Hands on with ASUS VivoTab Note 8 Windows 8.1 Tablet with Wacom Digitizer Stylus

Appropriately enough, 8” seems to be the size of choice for Windows 8 tablets. At CES this week, ASUS introduced their take on the 8” Windows 8 tablet for the new year – the VivoTab Note 8, featuring a digitizer stylus that promises greater accuracy and fluidity.trans Hands on with ASUS VivoTab Note 8 Windows 8.1 Tablet with Wacom Digitizer Stylus

The VivoTab Note 8 will run Windows 8.1 on a quad-core Intel Atom Z3740 processor, part of the Bay Trail line, Intel’s most advanced mobile processors. There will be an IPS HD display that will fall short of being 1080p. Inside, the VivoTab Note 8 has 2 GB of RAM, 64 GB of storage, and a big enough battery to get the tablet through the average work day. Storage can be expanded thanks to a microSD card slot. ASUS is saying that despite the size, the VivoTab Note 8 can still be thought of as a one-hand tablet, partly because it only weighs 380 grams.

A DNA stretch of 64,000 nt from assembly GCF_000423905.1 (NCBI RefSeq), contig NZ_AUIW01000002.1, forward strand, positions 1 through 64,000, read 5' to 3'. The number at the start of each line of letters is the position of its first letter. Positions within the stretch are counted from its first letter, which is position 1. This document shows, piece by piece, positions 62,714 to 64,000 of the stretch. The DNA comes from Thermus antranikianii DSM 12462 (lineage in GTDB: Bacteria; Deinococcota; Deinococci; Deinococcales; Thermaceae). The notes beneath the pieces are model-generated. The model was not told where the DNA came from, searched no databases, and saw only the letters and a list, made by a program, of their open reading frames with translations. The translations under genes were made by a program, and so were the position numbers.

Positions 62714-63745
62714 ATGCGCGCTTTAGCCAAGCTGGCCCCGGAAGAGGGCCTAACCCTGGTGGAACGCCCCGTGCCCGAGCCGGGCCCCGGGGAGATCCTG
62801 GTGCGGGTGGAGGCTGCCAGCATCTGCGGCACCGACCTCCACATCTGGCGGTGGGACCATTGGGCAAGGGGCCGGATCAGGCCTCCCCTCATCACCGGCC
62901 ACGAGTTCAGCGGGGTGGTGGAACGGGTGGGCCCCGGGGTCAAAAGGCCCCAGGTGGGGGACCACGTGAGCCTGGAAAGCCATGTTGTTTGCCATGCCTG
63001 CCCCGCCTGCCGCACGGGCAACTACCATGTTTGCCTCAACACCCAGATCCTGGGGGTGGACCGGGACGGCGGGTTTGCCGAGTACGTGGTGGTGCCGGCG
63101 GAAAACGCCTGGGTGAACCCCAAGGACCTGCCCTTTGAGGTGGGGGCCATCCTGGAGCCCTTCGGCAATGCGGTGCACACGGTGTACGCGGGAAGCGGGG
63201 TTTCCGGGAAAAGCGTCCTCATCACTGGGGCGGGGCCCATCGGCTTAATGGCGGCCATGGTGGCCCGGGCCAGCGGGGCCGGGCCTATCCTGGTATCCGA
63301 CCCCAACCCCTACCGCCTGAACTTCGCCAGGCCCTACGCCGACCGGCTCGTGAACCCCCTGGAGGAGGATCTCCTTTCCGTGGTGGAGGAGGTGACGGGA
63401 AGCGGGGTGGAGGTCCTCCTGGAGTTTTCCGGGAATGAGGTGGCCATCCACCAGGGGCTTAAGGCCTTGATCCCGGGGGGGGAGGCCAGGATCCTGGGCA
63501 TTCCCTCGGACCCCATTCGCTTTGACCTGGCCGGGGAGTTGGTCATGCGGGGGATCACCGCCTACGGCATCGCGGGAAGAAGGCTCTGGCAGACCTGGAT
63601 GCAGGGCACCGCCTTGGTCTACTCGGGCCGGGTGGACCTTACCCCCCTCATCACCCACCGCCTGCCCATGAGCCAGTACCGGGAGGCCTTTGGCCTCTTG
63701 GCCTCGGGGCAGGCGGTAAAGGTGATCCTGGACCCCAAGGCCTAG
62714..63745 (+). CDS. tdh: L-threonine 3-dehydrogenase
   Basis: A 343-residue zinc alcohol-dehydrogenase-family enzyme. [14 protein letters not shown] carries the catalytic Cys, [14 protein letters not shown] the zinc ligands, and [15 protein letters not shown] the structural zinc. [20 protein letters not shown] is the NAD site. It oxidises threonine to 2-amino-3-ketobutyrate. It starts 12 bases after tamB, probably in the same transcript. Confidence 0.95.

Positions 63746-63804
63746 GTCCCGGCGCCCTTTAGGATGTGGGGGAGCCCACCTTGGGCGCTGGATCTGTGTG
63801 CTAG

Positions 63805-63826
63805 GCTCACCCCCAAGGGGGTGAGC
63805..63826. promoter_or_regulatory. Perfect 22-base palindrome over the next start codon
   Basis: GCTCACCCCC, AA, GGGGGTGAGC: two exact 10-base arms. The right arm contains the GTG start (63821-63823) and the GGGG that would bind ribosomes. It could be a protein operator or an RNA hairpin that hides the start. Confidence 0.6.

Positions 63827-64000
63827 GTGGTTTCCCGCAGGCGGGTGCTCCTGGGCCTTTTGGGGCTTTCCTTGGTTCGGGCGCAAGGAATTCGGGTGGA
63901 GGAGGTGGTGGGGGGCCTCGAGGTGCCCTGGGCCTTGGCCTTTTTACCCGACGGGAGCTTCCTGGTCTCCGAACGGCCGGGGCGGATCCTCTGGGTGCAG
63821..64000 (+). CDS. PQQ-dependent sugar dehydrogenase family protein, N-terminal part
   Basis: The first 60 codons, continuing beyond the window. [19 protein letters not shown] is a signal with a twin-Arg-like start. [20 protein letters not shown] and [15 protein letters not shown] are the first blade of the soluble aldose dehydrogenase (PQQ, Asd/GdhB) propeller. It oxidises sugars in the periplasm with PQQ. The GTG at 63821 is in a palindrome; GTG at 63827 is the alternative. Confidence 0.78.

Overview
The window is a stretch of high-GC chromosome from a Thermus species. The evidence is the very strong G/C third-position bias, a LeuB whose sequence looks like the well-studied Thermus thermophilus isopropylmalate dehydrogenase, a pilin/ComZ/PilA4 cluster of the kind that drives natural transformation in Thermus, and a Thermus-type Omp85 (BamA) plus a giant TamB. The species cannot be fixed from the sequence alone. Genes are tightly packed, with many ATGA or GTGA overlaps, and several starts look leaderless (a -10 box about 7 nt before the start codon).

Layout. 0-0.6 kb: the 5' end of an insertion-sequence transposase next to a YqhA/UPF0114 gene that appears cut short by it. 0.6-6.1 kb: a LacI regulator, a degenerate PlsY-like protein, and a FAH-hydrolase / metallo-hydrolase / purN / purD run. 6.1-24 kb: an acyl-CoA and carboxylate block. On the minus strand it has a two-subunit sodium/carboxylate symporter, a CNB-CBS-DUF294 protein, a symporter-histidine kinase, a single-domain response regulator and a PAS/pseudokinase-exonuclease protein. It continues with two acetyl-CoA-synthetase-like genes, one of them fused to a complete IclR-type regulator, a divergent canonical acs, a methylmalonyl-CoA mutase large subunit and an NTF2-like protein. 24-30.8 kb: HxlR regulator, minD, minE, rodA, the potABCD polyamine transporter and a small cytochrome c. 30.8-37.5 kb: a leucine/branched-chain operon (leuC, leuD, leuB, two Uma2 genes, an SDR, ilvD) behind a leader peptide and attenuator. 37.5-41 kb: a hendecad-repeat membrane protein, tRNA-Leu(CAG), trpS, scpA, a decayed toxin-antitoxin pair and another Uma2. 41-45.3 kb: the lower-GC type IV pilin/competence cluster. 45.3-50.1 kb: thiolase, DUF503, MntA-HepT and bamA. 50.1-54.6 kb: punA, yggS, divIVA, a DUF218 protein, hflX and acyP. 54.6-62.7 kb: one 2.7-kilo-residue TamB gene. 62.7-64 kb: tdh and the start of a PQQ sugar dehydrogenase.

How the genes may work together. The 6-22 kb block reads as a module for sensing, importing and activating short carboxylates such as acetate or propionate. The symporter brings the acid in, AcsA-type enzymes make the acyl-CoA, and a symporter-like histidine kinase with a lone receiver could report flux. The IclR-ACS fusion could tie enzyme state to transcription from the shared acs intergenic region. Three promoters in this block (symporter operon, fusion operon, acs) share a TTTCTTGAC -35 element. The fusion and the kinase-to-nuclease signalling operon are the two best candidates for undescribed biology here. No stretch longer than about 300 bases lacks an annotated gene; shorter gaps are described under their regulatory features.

The Wacom digitizer stylus will be included with purchase, and will be a step up from the average stylus. The digitizer technology makes it especially sensitive to various amounts of pressure, making it more useful for sketching. It’ll do a much better job of approximating the feeling of putting pen to paper, which could make it an attractive tablet for creative types.

Granted, with the relatively low resolution on the display, it would probably only be a good low-cost option for those in media, and that’s the part we don’t know yet. ASUS is yet to reveal pricing or availability information for the VivoTab Note 8.

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  • Tim Smith

    Enough of the low resolution nonsense. Specification snobbery is a shortcut to thinking: there is more to a screen than dpi specs, look at the screen, not the numbers. The Dell Venue 8 Pro has the same screen and anyone who says they need more is likely full of it. They may WANT more, but they don’t need it. An extra hour or so of battery life is so much more important on a device like this. Save the hi-res for a primary device.